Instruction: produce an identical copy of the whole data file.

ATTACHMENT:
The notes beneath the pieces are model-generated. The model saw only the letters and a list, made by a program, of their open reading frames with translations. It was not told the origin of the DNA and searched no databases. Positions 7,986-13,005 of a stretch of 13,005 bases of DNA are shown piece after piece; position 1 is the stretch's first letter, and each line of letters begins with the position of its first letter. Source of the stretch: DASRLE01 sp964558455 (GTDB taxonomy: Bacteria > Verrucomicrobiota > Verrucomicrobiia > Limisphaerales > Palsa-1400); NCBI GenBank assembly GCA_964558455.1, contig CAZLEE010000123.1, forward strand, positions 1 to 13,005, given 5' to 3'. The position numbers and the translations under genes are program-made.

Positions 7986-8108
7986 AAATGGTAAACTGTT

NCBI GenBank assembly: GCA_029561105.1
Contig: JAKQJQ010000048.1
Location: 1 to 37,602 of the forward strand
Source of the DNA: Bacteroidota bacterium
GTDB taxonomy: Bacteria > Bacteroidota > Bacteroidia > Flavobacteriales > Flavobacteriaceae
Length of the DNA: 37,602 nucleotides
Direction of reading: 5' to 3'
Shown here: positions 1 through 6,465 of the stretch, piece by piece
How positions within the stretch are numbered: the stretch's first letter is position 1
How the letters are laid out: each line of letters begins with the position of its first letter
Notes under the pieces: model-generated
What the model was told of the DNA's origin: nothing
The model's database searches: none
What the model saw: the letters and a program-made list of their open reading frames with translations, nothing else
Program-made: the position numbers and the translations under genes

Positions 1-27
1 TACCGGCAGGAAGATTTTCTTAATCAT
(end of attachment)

The notes beneath the pieces are model-generated. The model saw only the letters and a list, made by a program, of their open reading frames with translations. It was not told the origin of the DNA and searched no databases. Positions 7,986-13,005 of a stretch of 13,005 bases of DNA are shown piece after piece; position 1 is the stretch's first letter, and each line of letters begins with the position of its first letter. Source of the stretch: DASRLE01 sp964558455 (GTDB taxonomy: Bacteria > Verrucomicrobiota > Verrucomicrobiia > Limisphaerales > Palsa-1400); NCBI GenBank assembly GCA_964558455.1, contig CAZLEE010000123.1, forward strand, positions 1 to 13,005, given 5' to 3'. The position numbers and the translations under genes are program-made.

Positions 7986-8108
7986 AAATGGTAAACTGTT

NCBI GenBank assembly: GCA_029561105.1
Contig: JAKQJQ010000048.1
Location: 1 to 37,602 of the forward strand
Source of the DNA: Bacteroidota bacterium
GTDB taxonomy: Bacteria > Bacteroidota > Bacteroidia > Flavobacteriales > Flavobacteriaceae
Length of the DNA: 37,602 nucleotides
Direction of reading: 5' to 3'
Shown here: positions 1 through 6,465 of the stretch, piece by piece
How positions within the stretch are numbered: the stretch's first letter is position 1
How the letters are laid out: each line of letters begins with the position of its first letter
Notes under the pieces: model-generated
What the model was told of the DNA's origin: nothing
The model's database searches: none
What the model saw: the letters and a program-made list of their open reading frames with translations, nothing else
Program-made: the position numbers and the translations under genes

Positions 1-27
1 TACCGGCAGGAAGATTTTCTTAATCAT